Other influences of ragtime include the polyrhythm, which uses conflicting rhythms that are not often perceived immediately as coming from each other. And they are not seen as being from the same meter. This conflict in rhythm is often the basis for the entire musical composition, but it can also come in the form of a momentary disruption. The polyrhythm is often distinguished from the irrational rhythm, and this can happen in the context of a single part of the song. These rhythms are often used in ragtime music, and the chaotic nature can be heard in Hogan’s “All Coons Look Alike to Me,” which makes this an important form of music to understand in order to gain a sense of where ragtime originated, (Delahoyde, 1982).

As another major influencer of ragtime music, Scott Joplin gained fame through his release in 1899 of the “Maple Leaf Rag,” which is a stringed form of ragtime music. He is the creator of the hit song “The Entertainer.” However, he was largely forgotten for his contributions to the genre. Only a small and dedicated following of ragtime lovers kept following him, and then he was brought back to prominence when ragtime revived around the 1970s. In the 12 years after “Maple Leaf Rag” was produced, it influenced many of the ragtime musicians due to the melody lines, metric patterns and harmonic progressions, (Scott, 1996).

Joplin was an African American, and it is largely in this demographic where ragtime grew. Emerging in the late 19th century, it became most widely famous at the beginning of the 20th century and people frequently danced and listened to it. And this fame was not only in the African American community, but in many other cultures. It was a music that brought people together, and broke down cultural barriers, which were very thick during that period. Furthermore, those who wrote and performed ragtime music were also from various cultures. Whatever the culture performing the music, it can be distinctly categorized as being a synthesis of European classical music and African syncopation, and this is particularly evident in Sousa’s marches, (Scott, 1996).

It was not long after Sousa that ragtime was in its heyday, and was considered to be among the most popular music for its time. This was just prior to sound recordings, near the end of the 19th century. Since that time, it has become obvious that classical ragtime had a written tradition of being a form of distributed sheet music, rather than by being communicated through recordings. This is similar to how classical music was transmitted over the years, but unlike how jazz was transmitted – those two genres represent from where ragtime came and what ragtime influenced, respectively.  In addition to sheet music, ragtime was transferred with piano rolls that are used for player pianos, (Jennings, 2012).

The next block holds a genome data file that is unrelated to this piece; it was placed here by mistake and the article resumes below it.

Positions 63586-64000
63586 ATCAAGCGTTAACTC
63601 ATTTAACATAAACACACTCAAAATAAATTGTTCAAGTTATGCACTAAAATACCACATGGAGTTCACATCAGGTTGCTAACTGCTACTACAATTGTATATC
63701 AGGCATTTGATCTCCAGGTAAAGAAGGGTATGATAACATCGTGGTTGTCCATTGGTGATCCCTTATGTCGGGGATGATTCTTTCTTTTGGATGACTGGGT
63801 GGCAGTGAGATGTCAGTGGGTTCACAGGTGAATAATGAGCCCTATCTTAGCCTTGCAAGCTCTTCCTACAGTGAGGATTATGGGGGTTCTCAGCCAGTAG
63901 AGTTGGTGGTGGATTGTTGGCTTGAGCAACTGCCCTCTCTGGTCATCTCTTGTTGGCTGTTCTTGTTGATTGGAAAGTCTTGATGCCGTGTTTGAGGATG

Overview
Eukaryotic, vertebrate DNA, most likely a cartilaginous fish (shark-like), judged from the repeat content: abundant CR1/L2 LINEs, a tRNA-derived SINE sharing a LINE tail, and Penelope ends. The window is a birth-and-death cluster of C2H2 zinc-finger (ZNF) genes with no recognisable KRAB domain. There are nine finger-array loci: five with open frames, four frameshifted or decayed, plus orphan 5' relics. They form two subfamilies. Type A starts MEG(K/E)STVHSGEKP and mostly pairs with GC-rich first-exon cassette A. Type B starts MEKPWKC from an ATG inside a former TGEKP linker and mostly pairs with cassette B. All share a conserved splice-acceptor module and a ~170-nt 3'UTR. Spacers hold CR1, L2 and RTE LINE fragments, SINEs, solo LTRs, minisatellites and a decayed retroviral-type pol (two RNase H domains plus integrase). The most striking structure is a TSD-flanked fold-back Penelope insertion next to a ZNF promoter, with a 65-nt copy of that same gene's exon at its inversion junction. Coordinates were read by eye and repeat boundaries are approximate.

Prior to this popular period of ragtime, a folk ragtime existed. This was mostly created by Scott Joplin’s “John Stillwell Stark.” This was often played with the banjo, in stringed bands and at mandolin clubs. It origins are thought to be from the itinerant African American piano, which is a form of the non-formal syncopated music. This form of ragtime remained active until the 1920s, similar to the regular ragtime music. The revival followed much of the same pattern as regular ragtime, but instead of beginning in the 1950s, it started in 1947 at the re-discovery of Sanford Brunson Campbell. He was one of the most famous folk ragtime performers and he was also a student of Joplin. Folk ragtime was also famous in the early 1960s, when it was once again brought back to the forefront by Trebor Jay Tichenor, (Jennings, 2012). Folk ragtime mainly differed from regular ragtime in that it mixed the various themes of the traditional styles, but performed them in a random way. The uniqueness of the performances can be heard in the Folk Rags by Sanford Brunson Campbell in 1947. These performances show the embellishment and improvisation of the basic themes of ragtime, and they seem to be making up the melody as the music goes along. The folk ragtime music also has a distinctly blues influence. They are also based on a 12-bar pattern and often seem to incorporated blues notes that are flatted. Also, many of the themes that are used in the folk ragtime are based on simple chords mixed with tonic-dominant chord relationships, (Jennings, 2012).

Another form of ragtime to emerge is called “novelty piano,” or “novelty ragtime.” This started to gain dominance as the traditional forms of ragtime became less popular. The traditional form of ragtime often relied on sheet music and pianists, but the novelty ragtime used the new piano-roll technology and phonograph records to make the music more pyrotechnic, complex, and performance-oriented. One of the most famous novelty rag composers is Zez Confrey. His song “Kitten on the Keys,” made novelty ragtime popular in 1921. The music can be characterized at being the piano cousin of jazz music, and both styles of music appeared around the same time. The first novelty ragtime hit is by Felix Arndt, “Nola.” That song was released in 1915, but the genre did not really catch on until six years later, (Gawlikowska, 2012). The earliest composers of the music were keen on selling the piano rolls, and many of these pieces began as very complex rags that had characteristic breaks, advanced harmonies and consecutive fourths. This style of ragtime was much more complex than regular ragtime, which was sold in sheet music and was limited in its complexity. Also, sheet music was often written so that it could be played by an amateur. Charley Straight is largely considered to be the pioneer of the style. He compositions were typically issued on the piano roll many years before Confrey’s novelty hits took over. Novelty ragtime kept its popularity until the end of the 1920s. This was a time when bands were starting to gain much of the public’s attention. Player pianos started to fall into decline, and the vast popularity of jazz music continued to grow. The novelty piano eventually was brought into the orchestral styles, due to the fact that pianos were often moved off of the public limelight and were used more for a supporting role in much of the music that was popular at the time, (Gawlikowska, 2012).